That's Not Funny; My Brother Died That Way

Hey, listen, guys. Listen up. This is a great party and everything, and it's cool you invited me and all, but I have to speak up about that scene in Police Academy you were just talking about.
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Ask Someone Who Writes In To Advice Columns

Dear Someone Who Writes In To Advice Columns,

Despite the fact that we're in good shape financially, my fiancée and I have decided we don't want the hassle of planning a big wedding. The problem is, whenever we tell anyone that our reception will be a simple affair, they always say we must be looking to save lots of money. Will we look like cheapskates if we don't roll out the red carpet?

—Engaged In Englewood

Dear Engaged,

My husband has a work-at-home job, so he usually attends our children's school functions and picks the kids up if they become ill. I never saw this as a problem—until all my daughters' notes from school started showing up addressed only to my husband. I may work 9 to 5, but I'm a full-time parent, too! Am I being oversensitive, or do my these school teachers need a lesson in manners?

Dear Someone Who Writes In To Advice Columns,

My neighbor in the apartment across the hall and I exchanged keys in case one of us ever found ourselves accidentally locked out. I've reserved the use of her key only for emergencies, but she takes carte blanche with mine—letting herself in for all sorts of reasons. Can I tactfully put an end to the open-door policy, or am I getting all keyed up over nothing?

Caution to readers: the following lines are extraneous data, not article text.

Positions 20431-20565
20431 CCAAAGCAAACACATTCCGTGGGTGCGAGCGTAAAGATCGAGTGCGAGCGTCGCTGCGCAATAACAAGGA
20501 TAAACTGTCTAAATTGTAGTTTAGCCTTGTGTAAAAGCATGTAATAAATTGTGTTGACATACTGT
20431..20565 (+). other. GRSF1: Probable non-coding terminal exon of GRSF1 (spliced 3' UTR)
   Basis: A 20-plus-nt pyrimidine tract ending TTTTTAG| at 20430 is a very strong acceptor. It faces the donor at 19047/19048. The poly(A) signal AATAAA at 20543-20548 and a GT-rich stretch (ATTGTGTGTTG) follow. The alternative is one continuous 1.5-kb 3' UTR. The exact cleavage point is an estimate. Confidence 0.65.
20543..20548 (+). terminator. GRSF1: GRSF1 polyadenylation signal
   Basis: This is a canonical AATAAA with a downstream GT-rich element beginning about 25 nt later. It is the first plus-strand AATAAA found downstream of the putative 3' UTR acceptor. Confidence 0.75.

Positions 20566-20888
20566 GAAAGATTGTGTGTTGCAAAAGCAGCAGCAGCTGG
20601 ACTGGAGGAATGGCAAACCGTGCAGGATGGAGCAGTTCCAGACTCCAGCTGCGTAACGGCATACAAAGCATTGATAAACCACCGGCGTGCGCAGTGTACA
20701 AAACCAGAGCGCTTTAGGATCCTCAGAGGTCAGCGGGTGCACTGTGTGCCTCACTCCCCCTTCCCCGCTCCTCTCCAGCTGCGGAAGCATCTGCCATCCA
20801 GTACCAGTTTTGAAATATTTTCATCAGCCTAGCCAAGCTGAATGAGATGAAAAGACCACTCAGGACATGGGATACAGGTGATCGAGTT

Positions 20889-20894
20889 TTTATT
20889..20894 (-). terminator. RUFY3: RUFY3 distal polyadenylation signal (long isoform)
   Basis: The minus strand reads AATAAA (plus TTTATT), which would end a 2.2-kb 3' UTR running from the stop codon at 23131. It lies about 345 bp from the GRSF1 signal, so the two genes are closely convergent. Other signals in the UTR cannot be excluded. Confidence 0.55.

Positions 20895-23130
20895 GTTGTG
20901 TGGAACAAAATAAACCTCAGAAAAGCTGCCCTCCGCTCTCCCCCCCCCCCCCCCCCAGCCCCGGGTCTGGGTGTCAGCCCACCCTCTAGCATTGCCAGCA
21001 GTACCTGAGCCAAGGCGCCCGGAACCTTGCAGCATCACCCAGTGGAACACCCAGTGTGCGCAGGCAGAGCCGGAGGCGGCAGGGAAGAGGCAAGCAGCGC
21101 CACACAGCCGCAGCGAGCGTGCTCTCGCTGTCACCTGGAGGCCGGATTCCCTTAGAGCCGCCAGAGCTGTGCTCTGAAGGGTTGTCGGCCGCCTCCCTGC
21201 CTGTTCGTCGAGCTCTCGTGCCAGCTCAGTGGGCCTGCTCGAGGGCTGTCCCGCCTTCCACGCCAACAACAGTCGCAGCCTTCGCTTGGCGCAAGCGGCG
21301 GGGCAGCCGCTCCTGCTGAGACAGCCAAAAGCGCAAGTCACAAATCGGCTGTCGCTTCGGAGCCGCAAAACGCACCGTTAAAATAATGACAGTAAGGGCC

—Annoyed In Arlington

Dear Annoyed,

I love to have big dinner parties! I find nothing more fun than entertaining a group of people, and all my guests say they have a great time, too. The problem is, these parties have started to put a strain on my pocketbook. Is it okay to ask the friends I invite to chip in a few dollars to help cover the cost of the food and wine?

Dear Someone Who Writes In To Advice Columns,

Our friends have a high-school foreign-exchange student from Russia named Sergei, who my husband and I find simply fascinating. We'd like to invite this young man on a sightseeing trip to Washington, D.C., but we feel bad about excluding the couple's other two children. We can't afford a vacation for five! What should we do?

—Budgeting In Boscobel

Dear Budgeting,

Every time our neighborhood holds a friendly summertime get-together, a certain family down the block never fails to show up with a cooler full of beer. My husband and I are trying to teach our children, ages 14 and 16, that one doesn't need to drink to have a good time. Do you think I should politely ask my neighbors to leave the brew behind, or am I butting in where I don't belong?

Nancy Reese is an avid advice-column reader whose weekly syndicated column, Ask Someone Who Writes In To Advice Columns, appears in more than 250 newspapers nationwide.